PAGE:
Konerko will have barely had the chance to clean out his locker before undergoing surgery on his left hand Thursday. The procedure involves removing a bone fragment that has hindered him on and off since the 2008 season.
Both this summer and in 2011, the White Sox slugger chose to address the issue with injections designed to move the fragment into a less painful part of the wrist joint. After capping off his season with a home run in Chicago's 9-0 win in Cleveland Wednesday, Konerko was ready to take care of what has been a nagging problem.
Konerko's numbers don't really tell an accurate story of his production this season. A quick glance at his average and power numbers suggest an effort in the ballpark of his work in each of the last two seasons. A .298 average and 26 home runs isn't a terrible season for any full-time player, let alone a 36-year-old veteran.
However, it was a tale of two halves of the season for Konerko. Here's how his 144 games look split down the middle.
First 72 games: 267 AB, .337/.412/.551, 14 homers, 42 RBI, .963 OPS
Last 72 games: 266 AB, 259/.328/.412, 12 homers, 33 RBI, .741 OPS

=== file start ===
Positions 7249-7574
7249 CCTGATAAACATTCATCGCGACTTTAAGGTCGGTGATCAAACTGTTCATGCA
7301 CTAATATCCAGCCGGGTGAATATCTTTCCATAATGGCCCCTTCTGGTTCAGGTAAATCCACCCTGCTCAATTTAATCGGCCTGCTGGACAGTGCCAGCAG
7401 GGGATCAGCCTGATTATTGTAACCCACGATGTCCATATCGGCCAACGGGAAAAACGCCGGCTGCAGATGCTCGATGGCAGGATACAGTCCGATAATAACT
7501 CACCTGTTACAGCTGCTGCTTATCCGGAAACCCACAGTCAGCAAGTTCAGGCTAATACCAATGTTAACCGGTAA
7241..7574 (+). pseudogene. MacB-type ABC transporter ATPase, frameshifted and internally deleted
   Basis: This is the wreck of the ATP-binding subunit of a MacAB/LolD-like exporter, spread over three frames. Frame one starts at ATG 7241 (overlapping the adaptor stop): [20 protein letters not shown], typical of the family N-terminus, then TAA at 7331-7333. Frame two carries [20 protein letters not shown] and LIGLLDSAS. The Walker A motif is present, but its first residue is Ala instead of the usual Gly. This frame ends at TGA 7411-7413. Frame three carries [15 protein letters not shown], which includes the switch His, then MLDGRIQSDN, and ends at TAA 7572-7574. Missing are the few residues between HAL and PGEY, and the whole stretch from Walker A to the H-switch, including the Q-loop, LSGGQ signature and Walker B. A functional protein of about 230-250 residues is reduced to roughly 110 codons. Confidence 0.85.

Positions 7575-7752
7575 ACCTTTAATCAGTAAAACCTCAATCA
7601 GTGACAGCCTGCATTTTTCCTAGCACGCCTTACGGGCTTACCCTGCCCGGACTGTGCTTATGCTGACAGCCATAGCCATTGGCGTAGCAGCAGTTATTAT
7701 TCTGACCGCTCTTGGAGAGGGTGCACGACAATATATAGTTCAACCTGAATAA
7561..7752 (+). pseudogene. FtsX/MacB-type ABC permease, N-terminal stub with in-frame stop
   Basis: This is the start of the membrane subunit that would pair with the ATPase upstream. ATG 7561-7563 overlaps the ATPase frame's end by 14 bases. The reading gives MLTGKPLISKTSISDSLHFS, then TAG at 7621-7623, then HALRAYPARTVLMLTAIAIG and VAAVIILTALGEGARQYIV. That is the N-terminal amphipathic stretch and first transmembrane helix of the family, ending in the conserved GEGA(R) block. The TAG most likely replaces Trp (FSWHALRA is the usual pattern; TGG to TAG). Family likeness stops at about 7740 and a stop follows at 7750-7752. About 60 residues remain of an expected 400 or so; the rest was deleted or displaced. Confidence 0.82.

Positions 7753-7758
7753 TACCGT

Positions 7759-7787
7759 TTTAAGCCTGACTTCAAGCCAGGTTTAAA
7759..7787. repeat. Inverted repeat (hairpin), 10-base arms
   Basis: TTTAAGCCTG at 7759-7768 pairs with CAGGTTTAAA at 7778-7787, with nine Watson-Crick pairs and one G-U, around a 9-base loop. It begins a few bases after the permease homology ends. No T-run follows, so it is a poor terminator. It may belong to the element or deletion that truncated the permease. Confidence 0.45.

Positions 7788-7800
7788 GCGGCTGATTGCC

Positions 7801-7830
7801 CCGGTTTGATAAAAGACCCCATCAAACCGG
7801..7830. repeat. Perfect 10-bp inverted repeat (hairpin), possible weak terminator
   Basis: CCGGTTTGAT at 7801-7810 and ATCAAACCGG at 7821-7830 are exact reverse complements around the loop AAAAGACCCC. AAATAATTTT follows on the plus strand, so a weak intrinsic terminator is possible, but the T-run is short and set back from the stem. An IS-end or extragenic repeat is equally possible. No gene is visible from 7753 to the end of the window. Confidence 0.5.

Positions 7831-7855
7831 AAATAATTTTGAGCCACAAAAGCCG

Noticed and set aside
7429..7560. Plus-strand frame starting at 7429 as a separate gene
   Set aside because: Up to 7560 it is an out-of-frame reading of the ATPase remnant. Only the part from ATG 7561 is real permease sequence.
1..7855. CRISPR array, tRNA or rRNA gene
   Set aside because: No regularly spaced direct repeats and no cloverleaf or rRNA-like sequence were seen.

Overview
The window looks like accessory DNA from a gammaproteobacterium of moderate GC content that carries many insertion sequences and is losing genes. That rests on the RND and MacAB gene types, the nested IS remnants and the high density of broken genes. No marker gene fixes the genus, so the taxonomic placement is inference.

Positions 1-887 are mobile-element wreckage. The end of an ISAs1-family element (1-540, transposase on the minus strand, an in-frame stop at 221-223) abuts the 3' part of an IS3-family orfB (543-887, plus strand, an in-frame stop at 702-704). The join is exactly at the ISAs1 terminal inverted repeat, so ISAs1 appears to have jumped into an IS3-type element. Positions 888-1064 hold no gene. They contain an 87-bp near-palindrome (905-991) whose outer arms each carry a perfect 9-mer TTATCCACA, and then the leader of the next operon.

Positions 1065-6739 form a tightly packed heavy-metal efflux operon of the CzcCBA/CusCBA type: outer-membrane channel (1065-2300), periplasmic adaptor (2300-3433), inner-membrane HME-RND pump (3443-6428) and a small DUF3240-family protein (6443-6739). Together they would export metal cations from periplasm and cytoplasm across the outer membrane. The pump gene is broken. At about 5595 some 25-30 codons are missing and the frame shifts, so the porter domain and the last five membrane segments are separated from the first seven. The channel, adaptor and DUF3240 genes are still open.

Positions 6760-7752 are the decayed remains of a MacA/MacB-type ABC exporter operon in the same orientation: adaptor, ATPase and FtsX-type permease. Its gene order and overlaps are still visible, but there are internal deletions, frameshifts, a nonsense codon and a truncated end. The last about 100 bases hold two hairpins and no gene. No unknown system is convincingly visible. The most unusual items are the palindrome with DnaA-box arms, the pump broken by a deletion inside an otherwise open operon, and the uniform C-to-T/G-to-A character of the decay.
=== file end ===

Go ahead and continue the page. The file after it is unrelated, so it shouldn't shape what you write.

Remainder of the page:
Can Paul Konerko successfully return from offseason surgery?
One half was All-Star worthy, the other not so much. The slide really began in late May, after Konerko posted a .399 average on May 26. From the next day until the All-Star break, his average was an anemic .236 and he managed just three home runs.
Jermaine Dye had a similar drop off in the second half of 2009. Despite season number of 27 homers and 81 RBI, Dye went home following the season and never came back. Konerko's drop off may not have been as drastic as Dye's was, but both players definitely wore down in a way the may not have in their 20's.
To be fair, Konerko did have the wrist issue as well as a concussion in August that saw him miss a week of games. However, in each of the last two seasons he has faded as the season has progressed.
Konerko has a contract for 2013 and the fact that he's getting his wrist taken care of so quickly points to a return next spring. He isn't using the bone fragment as an excuse for his second half slide, but it's a good bet it may have been a contributing factor.
Konerko turns 37 next March. He has hit .297 over the last four seasons and put up impressive numbers in that time. Will a repaired Konerko be able to defy the aging process for what may be his final season? That question may prove more difficult to answer going into this winter.